The 44% spike on Wednesday and the more-than-unwind-plunge this morning are part of a very rough ride since the peak in March 2015.
By Wolf Richter for WOLF STREET.
After three days on edge, with trading halted all day Friday, Biogen shares plunged by over 30% this morning. On Wednesday, Biogen’s shares had skyrocketed 44%, from $247.01 to $355.63, after a report by staff of the US Food and Drug Administration claimed that Biogen’s experimental Alzheimer’s drug aducanumab appeared to be effective despite conflicting results from clinical trials and despite the twisted history of the drug. On Thursday shares fell 7.5%. Early Friday morning, trading in the shares was halted because there would be an announcement from the FDA’s advisory committee of outside experts on the drug’s effectiveness.
That announcement came Friday evening: the committee had voted with an overwhelming majority that the data did not show the drug to be effective. In addition, several committee members criticized the FDA’s own claims. And Monday morning – despite a huge rally in the rest of the stock market on another drug story, the Covid vaccine – BIIB plunged 31% to $227, where shares had first been in November 2013. A double-WTF moment (data via YCharts):
An FDA-approved drug for Alzheimer’s – whether effective or not – would be huge because millions of people with Alzheimer’s would be prescribed that drug, and insurers and Medicare would foot the bill, and ultimately consumers and taxpayers would foot the bill, for the enormous profits Biogen would extract from the deal. Analysts had touted the potential of the drug for Biogen: over $7 billion a year in revenues.
The press release Friday evening on the Committee’s findings concerning the data of several studies, said that the committee:
- “Voted 1 yes, 8 no and 2 uncertain on the question, “Does Study 302 (EMERGE), viewed independently and without regard for Study 301 (ENGAGE), provide strong evidence that supports the effectiveness of aducanumab for the treatment of Alzheimer’s disease?”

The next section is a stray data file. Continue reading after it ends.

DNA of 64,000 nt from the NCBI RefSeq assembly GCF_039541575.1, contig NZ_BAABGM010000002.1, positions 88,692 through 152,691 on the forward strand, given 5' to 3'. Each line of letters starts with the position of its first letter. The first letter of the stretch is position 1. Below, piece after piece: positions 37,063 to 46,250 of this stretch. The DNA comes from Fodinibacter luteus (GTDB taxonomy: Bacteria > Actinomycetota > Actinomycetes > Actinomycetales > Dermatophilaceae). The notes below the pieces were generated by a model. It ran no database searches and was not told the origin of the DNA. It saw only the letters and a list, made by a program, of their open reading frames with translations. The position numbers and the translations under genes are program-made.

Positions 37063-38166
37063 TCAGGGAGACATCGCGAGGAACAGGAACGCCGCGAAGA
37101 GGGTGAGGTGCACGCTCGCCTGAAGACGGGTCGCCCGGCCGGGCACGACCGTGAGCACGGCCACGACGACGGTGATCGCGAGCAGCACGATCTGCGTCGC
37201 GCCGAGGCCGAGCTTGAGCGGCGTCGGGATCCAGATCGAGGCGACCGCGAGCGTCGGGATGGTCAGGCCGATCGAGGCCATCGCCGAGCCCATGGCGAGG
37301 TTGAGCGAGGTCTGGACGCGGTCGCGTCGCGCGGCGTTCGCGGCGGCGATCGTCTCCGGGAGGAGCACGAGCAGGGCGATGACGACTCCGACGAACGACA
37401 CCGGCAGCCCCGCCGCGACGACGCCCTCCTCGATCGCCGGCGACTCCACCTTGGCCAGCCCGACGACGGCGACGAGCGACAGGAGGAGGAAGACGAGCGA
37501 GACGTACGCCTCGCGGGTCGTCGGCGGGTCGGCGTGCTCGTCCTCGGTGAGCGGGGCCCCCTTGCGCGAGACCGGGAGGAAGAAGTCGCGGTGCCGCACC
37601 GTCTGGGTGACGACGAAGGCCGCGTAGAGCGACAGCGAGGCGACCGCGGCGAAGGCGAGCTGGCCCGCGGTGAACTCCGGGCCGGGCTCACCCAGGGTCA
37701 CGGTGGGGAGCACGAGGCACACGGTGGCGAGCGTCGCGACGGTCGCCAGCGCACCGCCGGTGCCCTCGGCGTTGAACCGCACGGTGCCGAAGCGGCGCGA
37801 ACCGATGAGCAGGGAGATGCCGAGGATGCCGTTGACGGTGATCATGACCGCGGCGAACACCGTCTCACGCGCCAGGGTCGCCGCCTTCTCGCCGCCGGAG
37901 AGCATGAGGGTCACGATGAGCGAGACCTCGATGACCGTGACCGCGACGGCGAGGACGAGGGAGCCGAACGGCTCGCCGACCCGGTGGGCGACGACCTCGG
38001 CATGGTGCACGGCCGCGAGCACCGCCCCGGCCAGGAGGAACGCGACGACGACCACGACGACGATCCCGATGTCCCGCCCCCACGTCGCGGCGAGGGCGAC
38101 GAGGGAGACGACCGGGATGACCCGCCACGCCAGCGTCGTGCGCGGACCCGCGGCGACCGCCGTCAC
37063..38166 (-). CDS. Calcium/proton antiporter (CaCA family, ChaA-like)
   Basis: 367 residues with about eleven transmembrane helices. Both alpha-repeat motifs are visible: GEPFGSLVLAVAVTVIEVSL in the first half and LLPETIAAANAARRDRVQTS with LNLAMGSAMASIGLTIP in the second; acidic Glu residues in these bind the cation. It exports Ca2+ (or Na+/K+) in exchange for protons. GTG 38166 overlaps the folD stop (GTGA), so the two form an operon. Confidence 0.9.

- “Voted 0 yes, 7 no and 4 uncertain on the question, “Does Study 103 (PRIME) provide supportive evidence of the effectiveness of aducanumab for the treatment of Alzheimer’s disease?”
- “Voted 5 yes, 0 no and 6 uncertain on the question, “Has the Applicant presented strong evidence of a pharmacodynamic effect of aducanumab on Alzheimer’s disease pathophysiology?”
- “Voted 0 yes, 10 no and 1 uncertain on the question, “In light of the understanding provided by the exploratory analyses of Study 301 and Study 302, along with the results of Study 103 and evidence of a pharmacodynamic effect on Alzheimer’s disease pathophysiology, it is reasonable to consider Study 302 as primary evidence of effectiveness of aducanumab for the treatment of Alzheimer’s disease?”
Though the findings of the FDA’s committee of experts are not binding for the FDA, it usually follows them. But given how flexible the FDA has become, how much money is involved here – potentially over $7 billion from the drug for Biogen – and how big of a problem Alzheimer’s disease is, the FDA could still approve the drug next year, effective or not.
But even if the FDA approves the drug, big insurers and Medicare may refuse to pay for the drug given the history and the tainted results. And that would dim the financial prospects of the drug.
The experimental drug has a convoluted history. In March 2019, Biogen and its partner Eisai ended two late-stage trials after an analysis found that the chance the drug would be effective in slowing cognitive decline was less than 20%. Later in 2019, Biogen did a 180 and said that one of the studies was successful and blamed the failure of the other study on design changes it had made during the trial.
All these announcements had massive impacts on the shares, driving them up or cutting them down by huge percentages as they went.
Biogen’s shares had hit a high on March 20, 2015, of $438 a share, after an enormous run-up. In trading this morning, shares are off 49% from that peak. And compared to the other WTF spikes and plunges in the shares, the huge spike on Wednesday and the more-than-unwind-plunge today are just part of a very rough ride since the peak in March 2015 (data via YCharts):
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